Wednesday, December 26, 2012

Last thoughts on Episode VII: Quasi Infinities and the Waning of the Force

Old Story

In 1977 the unprecedented success of Star Wars inspired the scholar Joseph Campbell to claim George Lucas was the best student he ever had. Thirty years later the only serious approach to Star Wars remains Campbell's, but that "archetypal" frame occlude more than it reveals. How many more scifi movies do we need to see about the "One" before filmmakers look back and reconsider what else it was that audiences were so excited to watch? Perhaps millions of us stood in line (some of us repeatedly) to see a a very particular victory. Star Wars didn't "mythologized" an ancient threat, it defamiliarized a threat that was all-too-familiar: the threat that American Cold Warriors posed to American freedoms, but also the threat those rock ribbed "dark fathers" posed to American's sense of themselves as a people. Americans do not want to suck, but in the waning years of the 1970s, it was not unreasonable to believe that that is exactly what was happening.

Forget the tired story of "the hero's journey" and think of Watergate: Star Wars valorized rebellion and castigated authority. It captured American's disgust with the corruption of Nixon. The destruction of the Death Star can be seen as a stand in for those who had stood up to the anti-communist McCarthyites, for the Civil Rights protesters victory over institutional racism, anti-war protesters victory over the political might of the Military Industrial Complex, of women's long battle for Equal Rights, or Jane Jacobs David-vs-Goliath victory over Robert Moses. After Abolition, the Progressive Era, and the New Deal, and the postwar years of the were one of the four great eras of American reform. But by the mid-seventies all those victories were marred. Race riots, assassinations, blackouts, rising crime, and political cynicism had tainted the rebels victories.

Star Wars is not, however, an allegory of the Vietnam War era. It is best understood as an artifact of that era, but not a neutral one. At a time when there seemed to be nothing to celebrate Lucas delivered a vision of clear cut victory over American Modernism, and more importantly, it gave rebels and would be rebels a triumphal march and awards ceremony for rebellion. Episode VII needs to do something similar.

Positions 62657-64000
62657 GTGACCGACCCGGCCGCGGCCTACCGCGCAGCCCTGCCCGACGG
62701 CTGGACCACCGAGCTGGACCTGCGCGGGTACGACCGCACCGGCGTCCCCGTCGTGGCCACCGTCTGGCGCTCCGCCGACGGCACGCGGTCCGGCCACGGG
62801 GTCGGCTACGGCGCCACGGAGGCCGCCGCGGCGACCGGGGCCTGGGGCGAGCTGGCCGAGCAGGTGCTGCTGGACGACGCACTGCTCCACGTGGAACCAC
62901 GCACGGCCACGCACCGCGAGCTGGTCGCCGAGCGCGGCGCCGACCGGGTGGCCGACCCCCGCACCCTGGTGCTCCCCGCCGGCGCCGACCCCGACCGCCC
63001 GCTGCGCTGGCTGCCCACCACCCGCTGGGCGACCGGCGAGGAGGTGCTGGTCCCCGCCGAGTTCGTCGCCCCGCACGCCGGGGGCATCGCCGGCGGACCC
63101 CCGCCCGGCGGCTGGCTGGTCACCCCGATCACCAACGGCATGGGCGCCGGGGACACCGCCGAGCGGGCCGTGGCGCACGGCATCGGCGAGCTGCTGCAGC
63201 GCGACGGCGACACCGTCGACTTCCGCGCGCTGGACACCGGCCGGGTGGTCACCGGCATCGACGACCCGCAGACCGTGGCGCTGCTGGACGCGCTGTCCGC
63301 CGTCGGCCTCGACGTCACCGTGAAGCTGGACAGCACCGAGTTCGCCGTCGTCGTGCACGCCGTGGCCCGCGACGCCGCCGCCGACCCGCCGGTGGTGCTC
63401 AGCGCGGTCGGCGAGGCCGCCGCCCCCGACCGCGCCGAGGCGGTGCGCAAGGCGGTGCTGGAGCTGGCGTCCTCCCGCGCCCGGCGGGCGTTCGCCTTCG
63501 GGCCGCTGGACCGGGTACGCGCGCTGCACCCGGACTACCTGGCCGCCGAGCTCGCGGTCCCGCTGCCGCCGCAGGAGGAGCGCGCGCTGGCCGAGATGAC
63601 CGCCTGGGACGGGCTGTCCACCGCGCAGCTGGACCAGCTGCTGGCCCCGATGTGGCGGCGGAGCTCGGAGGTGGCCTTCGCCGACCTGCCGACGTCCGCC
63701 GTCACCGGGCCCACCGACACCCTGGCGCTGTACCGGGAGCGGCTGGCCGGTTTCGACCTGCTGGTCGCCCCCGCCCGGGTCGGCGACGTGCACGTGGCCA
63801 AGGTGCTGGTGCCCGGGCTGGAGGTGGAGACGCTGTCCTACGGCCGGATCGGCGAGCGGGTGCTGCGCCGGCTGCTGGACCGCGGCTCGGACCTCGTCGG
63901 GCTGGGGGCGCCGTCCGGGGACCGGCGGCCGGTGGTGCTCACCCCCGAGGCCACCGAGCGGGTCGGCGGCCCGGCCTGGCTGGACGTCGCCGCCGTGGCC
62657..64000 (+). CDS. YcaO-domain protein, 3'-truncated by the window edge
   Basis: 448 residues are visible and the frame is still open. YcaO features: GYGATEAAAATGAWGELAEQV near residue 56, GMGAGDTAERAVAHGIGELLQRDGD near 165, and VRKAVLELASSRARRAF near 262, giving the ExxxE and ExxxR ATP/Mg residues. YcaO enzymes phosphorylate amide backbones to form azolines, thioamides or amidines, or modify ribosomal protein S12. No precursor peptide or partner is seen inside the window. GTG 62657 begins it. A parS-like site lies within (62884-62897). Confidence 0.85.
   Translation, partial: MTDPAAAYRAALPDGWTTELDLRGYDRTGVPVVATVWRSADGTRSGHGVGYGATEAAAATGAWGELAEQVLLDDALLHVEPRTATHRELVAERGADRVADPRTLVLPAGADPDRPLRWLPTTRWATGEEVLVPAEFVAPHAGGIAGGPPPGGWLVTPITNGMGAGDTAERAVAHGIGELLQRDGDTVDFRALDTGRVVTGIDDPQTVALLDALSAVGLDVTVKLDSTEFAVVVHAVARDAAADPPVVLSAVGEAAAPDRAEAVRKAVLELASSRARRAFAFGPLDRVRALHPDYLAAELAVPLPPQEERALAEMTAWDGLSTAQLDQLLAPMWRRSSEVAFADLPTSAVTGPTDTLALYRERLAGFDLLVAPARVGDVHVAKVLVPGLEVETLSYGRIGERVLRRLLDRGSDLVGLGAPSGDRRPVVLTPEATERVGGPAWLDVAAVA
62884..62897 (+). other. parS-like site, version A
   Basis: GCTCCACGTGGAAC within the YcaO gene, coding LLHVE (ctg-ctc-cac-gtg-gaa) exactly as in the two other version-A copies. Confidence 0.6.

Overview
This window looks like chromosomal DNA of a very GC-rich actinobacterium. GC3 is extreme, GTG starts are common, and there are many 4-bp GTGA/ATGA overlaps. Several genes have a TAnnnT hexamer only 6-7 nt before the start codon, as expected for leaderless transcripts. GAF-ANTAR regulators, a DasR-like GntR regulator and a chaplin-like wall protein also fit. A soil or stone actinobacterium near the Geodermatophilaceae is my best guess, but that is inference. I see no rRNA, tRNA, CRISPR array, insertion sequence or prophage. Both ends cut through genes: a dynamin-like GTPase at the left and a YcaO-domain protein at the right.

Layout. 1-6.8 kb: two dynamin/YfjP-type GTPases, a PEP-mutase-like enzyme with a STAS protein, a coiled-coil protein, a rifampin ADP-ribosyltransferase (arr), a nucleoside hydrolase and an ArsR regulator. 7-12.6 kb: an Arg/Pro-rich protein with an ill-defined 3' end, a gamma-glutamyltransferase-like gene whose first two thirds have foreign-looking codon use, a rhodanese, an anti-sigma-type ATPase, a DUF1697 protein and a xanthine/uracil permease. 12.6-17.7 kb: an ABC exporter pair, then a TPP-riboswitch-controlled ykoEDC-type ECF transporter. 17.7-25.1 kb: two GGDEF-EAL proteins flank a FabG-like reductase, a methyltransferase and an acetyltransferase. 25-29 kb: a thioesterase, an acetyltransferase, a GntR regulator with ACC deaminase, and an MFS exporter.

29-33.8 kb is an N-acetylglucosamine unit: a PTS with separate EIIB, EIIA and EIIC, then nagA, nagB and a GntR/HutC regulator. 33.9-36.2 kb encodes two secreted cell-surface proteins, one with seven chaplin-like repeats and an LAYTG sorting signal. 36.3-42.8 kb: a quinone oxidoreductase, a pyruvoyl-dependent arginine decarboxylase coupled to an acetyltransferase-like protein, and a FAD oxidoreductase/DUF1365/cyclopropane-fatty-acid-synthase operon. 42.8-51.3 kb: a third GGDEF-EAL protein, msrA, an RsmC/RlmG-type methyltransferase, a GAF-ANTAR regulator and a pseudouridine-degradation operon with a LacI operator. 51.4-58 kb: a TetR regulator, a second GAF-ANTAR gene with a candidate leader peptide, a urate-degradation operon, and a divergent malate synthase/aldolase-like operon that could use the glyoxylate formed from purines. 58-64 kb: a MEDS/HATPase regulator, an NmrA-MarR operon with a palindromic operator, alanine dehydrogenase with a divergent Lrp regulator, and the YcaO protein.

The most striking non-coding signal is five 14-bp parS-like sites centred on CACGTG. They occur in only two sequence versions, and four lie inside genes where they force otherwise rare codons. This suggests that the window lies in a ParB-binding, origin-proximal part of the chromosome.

To make itself, not as an allegory of today, but as an artifact of today. Just as Star Wars began with Lucas' with the unused (and then-unusable) ideas for a movie about the Vietnam War (Apocalypse Now), Episode VII should begin with an unmakable movie about the War on Terror. And just as Lucas imagined "The empire is like America ten years from now, after Nixonian gangsters assassinated the Emperor and were elevated to power in a rigged election", Episode VII  should take place in an America ten years after Bush/Cheneyian gangsters stole an election. In Star Wars, Lucas imagined a battle against "a 'total control' police state" that had turned inward, against its own citizens. In Episode VII the battle is against "a 'total control' police state" that has turned violently outwards. A triumphal march for tainted victories.

After breaking with tradition, and showing Luke Skywalker retrieving Vader's helmet from the cooling ashes of his funeral pyre, before the text crawl; followed by another break with tradition after the crawl with, with the reveal that the traditional background of stars is a reflection, not of the night sky, but the flickering lights on the  underside of a sky-blocking megastructure of Sith design, as seen from the depths of a disfigured-Coruscant. It's then that audiences should be shown a now all-too-familiar form of attack: passenger vehicles being used as missiles.

At the time Lucas was finishing the original trilogy, Harrison Ford had suggested killing off Han Solo in Return of the Jedi, but according to Ford, "George didn't think there was any future in dead Han toys." Ford wanted to give Han a hero's death; to add weight to the story by sacrificing one of the main characters, but also to make the threat of the heroes faced more credible. If it had been done early enough in the film, it would have shown the audience that all bets were off, that while we think we know what's at stake, we don't. It was a great idea then, it's still a great idea. Han Solo should die in a failed attempt to save Coruscant from the attack, but doing so we should also learn that Luke has lost his powers, and the Jedi are lost to history. For Episode VII to be an artifact of today, the Force must be a thing of the past. Like the massive rallies and protests that marked the 1960s, it is a power wielded by another generation, but somehow lost to today's.